The grand debate about freedom of speech on university campuses has started again, particularly here at the University of Edinburgh. Spiked gave the university a ‘red’ rating for freedom of speech on campus, citing its safe space policy and trans-inclusiveness policy, as well as banning The Sun and a controversial speaker.
The topic is one with which campuses are familiar, and is particularly interesting with respect to university students. While many believe university is the time when one’s mind is most open to new opinions, most students seem to be already quite set in their ways about politics. The opinions of parents still greatly influence students’ perceptions, and because university brings together people with different backgrounds from all over the world, it is as easy to find people who share your ideals as it is to find people who heartily disagree with you over the smallest detail.
While many disagree with the way Spiked rates universities’ freedom of speech allowance (Birmingham received a ‘red’ rating because of its anti-bullying platform), one topic that can really be debated is having speakers on university campuses.
In 2015, Tommy Robinson, former leader of the far-right English Defence League, was scheduled to give a speech at the University of Edinburgh. His appearance was cancelled, however, after he gave a speech to an anti-Islam rally in Germany, spewing hate toward immigrants in a very white nationalist fashion.
When The Tab published this under the headline ‘But who wants to listen to Tommy Robinson anyway?’, comments on the post were in agreement that Edinburgh was limiting free speech, and that many people wanted to go see Tommy Robinson speak.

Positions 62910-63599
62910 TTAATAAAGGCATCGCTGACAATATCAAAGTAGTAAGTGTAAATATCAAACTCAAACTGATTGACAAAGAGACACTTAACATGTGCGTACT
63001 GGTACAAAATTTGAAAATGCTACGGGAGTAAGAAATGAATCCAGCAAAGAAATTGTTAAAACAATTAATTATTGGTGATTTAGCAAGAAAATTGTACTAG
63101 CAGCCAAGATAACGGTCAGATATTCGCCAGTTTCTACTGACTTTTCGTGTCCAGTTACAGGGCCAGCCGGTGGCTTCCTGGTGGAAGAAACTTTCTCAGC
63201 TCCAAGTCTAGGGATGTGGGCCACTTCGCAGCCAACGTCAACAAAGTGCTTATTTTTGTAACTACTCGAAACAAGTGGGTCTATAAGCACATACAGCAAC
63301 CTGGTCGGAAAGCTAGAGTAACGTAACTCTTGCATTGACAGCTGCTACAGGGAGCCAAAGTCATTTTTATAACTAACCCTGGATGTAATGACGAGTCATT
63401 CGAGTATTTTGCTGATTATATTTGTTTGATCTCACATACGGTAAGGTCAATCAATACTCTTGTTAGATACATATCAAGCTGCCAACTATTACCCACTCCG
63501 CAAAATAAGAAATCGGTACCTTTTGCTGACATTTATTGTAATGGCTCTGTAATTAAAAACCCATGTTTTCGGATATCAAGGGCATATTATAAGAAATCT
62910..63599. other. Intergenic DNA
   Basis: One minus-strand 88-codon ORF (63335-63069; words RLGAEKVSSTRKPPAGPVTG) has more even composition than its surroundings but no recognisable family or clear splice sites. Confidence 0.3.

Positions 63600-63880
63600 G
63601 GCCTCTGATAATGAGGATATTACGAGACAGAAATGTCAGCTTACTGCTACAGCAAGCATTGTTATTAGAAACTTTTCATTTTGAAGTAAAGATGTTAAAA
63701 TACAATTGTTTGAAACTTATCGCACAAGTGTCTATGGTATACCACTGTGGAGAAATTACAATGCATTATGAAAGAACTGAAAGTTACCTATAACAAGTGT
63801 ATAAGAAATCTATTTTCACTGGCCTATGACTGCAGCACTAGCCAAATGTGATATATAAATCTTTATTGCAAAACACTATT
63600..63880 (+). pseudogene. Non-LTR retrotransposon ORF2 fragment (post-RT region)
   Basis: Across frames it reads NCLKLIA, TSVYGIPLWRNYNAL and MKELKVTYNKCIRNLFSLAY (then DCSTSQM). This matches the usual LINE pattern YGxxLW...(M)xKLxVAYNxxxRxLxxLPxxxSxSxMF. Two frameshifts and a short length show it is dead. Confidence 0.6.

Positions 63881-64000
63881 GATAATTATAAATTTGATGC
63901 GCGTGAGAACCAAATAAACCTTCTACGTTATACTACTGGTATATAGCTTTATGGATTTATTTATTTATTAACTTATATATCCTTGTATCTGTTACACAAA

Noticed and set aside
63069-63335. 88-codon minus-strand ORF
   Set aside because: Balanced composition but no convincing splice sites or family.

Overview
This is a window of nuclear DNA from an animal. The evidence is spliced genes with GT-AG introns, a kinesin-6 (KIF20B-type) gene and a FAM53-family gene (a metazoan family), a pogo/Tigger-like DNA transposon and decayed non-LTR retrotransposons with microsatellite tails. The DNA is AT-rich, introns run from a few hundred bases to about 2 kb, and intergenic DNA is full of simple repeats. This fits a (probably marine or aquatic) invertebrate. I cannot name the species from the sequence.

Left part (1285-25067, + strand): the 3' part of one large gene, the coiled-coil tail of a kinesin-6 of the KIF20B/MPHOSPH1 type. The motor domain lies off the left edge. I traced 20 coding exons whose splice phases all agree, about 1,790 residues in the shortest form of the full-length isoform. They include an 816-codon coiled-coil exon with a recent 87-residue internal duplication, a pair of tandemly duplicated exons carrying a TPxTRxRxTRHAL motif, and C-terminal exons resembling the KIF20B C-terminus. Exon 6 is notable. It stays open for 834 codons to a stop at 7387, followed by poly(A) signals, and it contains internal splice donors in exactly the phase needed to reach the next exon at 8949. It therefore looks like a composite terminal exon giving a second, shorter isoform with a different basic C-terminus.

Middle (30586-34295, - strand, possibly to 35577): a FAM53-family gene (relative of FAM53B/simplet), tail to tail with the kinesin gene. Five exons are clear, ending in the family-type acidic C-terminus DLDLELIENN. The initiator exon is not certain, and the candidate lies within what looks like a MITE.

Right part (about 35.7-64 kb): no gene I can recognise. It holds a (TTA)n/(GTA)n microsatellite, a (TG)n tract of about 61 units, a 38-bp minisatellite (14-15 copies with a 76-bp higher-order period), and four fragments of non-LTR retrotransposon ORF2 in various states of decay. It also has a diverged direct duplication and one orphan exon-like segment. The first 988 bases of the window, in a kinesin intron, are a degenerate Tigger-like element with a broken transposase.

Maybe he should have been allowed to come because students want to hear him. But we should also let many other people come to the university to speak. We should hear the stories of refugees, have experts come to talk to us about white fragility, and have speakers showing love to marginalised groups. We forget that the best and most effective way to stop hate is to out the haters, and drown their voices with our own.
It does sound corny, but limiting free speech is a lot more complicated than our idealism allows us to believe. Allowing an institution to regulate who is allowed to speak can be dangerous.
Eventually, we will all, at some point, disagree with that institution, or not trust the institution altogether. But all decisions are subjective; who, besides ourselves, can we each always trust to make these decisions? In the interests of the student community, we should bestow this power to represent our interests to the university.
Yes, it is more difficult than banning hate speech, but the thing about free speech is that we can never silence anything completely.
Banning certain speakers can just make these people feel even more entitled to whine about nothing. Drowning out their hate, making them scared to take off their hoods, is what must be done in the long run, so let’s make a better effort at our institutions of higher learning.
Image: Theoden SA via Wikimedia Commons